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Sarcoidosis is a chronic disease of unknown origin that is characterized by the formation of noncaseating granulomas in the affected organs, predominantly in the lungs and the intra thoracic lymph nodes. Inflammation is mediated by lymphocytes of Th1 phenotype that lead to formation of non-caseating granulomas. The granulomas are the pathologic hallmark of the disease that usually occur in the bronchial sub mucosa [1,2]. Prognosis is excellent with a spontaneous resolution in 85% of the stage I patients. Advanced pulmonary disease develops in approximately 5% of the sarcoidosis patients causing death in less than one percent by lung fibrosis [3,4]. Chronic pulmonary disease usually develops over one or two decades. Prognostic factors for persistent pulmonary disease become evident within two years following diagnosis [5,6].
Currently, there are no specific benchmarks to predict the development of persistent pulmonary sarcoidosis. Although sarcoidosis may show a progressive course with relapse and remissions, it does not always lead to end stage pulmonary fibrosis . The mechanisms for the variable course and outcome of sarcoidosis are unknown. The granuloma burden in sarcoidosis appears to be the hallmark of persistent and progressive disease. The kinetics of granuloma formation is variable between individual patients  as well as the dynamics of different organ involvement in the same patient. Treatment of sarcoidosis depends on the supression of granuloma formation and stabilization of organ function. Although numerous risk factors like lupus pernio, cystic bone lesions, hypercalcemia, and multiple organ involvement have been defined for advanced pulmonary sarcoidosis, no study has precisely established the clinical markers for persistent disease. This may be associated with the fact that outcome of sarcoidosis is dependent on many factors including genetic, hormonal, and environmental effects.
Identification of patients with a potential risk factor for advanced disease is the most crucial point in the follow-up of sarcoidosis patients. In this review, the aim is to discuss the potential prognostic factors that play a role in lung fibrosis and in other unfavorable outcomes of sarcoidosis. Since the disease shows a variable course with relapses and remissions, the most critical endpoint for clinicians is to diagnose patients that may show a chronic course resulting with end-stage pulmonary fibrosis and commit early treatment to suppress granuloma formation leading to organ dysfunction.
Monitoring disease severity is the fundamental point for clinical management of sarcoidosis patients. Previously, pulmonary function trends and chest radiology have been the benchmark for patient follow-up and prognostic evaluation. Serial pulmonary function and radiologic evaluation are not sensitive markers to identify patients with a severe prognosis. The heterogeneity of pulmonary function tests in sarcoidosis is well known. Lung function impairment is usually greater in severe parenchymal disease, especially in patients with stage III and IV while the same pulmonary function pattern may be observed in earlier stages of the disease. A restrictive pattern is observed in approximately 30-50% of the patients and a significant obstructive functional impairment may also be present [7,9-11].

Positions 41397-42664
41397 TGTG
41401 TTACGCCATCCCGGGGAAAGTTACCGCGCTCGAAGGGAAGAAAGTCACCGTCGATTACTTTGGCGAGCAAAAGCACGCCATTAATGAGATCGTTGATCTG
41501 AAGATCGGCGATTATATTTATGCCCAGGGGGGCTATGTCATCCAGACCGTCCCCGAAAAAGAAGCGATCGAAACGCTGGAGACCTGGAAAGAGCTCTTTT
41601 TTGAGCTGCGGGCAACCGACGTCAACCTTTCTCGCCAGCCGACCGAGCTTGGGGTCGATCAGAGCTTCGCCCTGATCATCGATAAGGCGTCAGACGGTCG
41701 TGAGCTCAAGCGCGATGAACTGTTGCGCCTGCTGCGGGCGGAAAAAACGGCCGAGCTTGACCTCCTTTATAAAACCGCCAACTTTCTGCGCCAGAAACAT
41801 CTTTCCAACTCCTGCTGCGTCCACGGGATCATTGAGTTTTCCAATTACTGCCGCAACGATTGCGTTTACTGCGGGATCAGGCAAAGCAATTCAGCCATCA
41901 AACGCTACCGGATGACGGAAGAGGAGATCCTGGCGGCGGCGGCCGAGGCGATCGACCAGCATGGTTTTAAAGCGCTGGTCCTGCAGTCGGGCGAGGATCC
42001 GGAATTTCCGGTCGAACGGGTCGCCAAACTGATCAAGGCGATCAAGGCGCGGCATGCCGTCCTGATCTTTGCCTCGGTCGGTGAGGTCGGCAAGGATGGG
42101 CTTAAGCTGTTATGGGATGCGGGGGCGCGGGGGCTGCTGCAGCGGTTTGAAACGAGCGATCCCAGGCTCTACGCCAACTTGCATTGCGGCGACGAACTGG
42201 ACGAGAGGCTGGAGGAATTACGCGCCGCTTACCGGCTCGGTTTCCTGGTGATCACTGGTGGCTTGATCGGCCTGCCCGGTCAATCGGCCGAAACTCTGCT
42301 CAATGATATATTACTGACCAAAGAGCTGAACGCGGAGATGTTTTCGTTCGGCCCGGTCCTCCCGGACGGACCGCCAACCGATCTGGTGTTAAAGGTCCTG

Initial lung function may be useful for prognostic evaluation of sarcoidosis. Viscum has reported that patients with a FEV1 less than 50% of predicted had an increased mortality risk of 4.2 compared to patients with normal function. Bronchial obstruction was also associated with an increased mortality risk . Mana et al.  have shown that low initial FVC may a predictor of chronic sarcoidosis . In contrast to unfavorable prognostic value of initial lung function, Judson has shown that majority of the patients had stable FVC and FEV1 after two years . A decreased DLCO may occur in sarcoidosis patients compatible with other intertitial lung diseases . Impairment of gas transfer usually occurs in advanced pulmonary sarcoidosis there by is not a reliable prognostic parameter. The six-minute walk test (6MWT) may reveal decreased exercise capacity in sarcoidosis. Desaturation depends on many factors including lung function, cardiac status, and muscle strength. Reduced
(6MWT) is usually associated with advanced lung disease in
Lung function tests are insensitive as prognostic markers
for sarcoidosis patients. First, no single pulmonary function
variable is indicator of disease severity. Second, pulmonary
functions are dependent on many factors including cardiac
status, muscle strength, patient performance, and co morbid
diseases. Third, there are no current thresholds for significant
changes to indicate a severe or chronic outcome for sarcoidosis.
Fourth, the low accuracy of pulmonary function tests due to over
or underestimation of the results render them as insensitive
prognostic markers. As a result, pulmonary function trends do
not always represent disease severity and thereby indicate a
Chest radiology has been the most frequent routine clinical
tool for the evaluation of sarcoidosis patients. Scadding was
the first radiologist to reveal the effect of radiologic stage for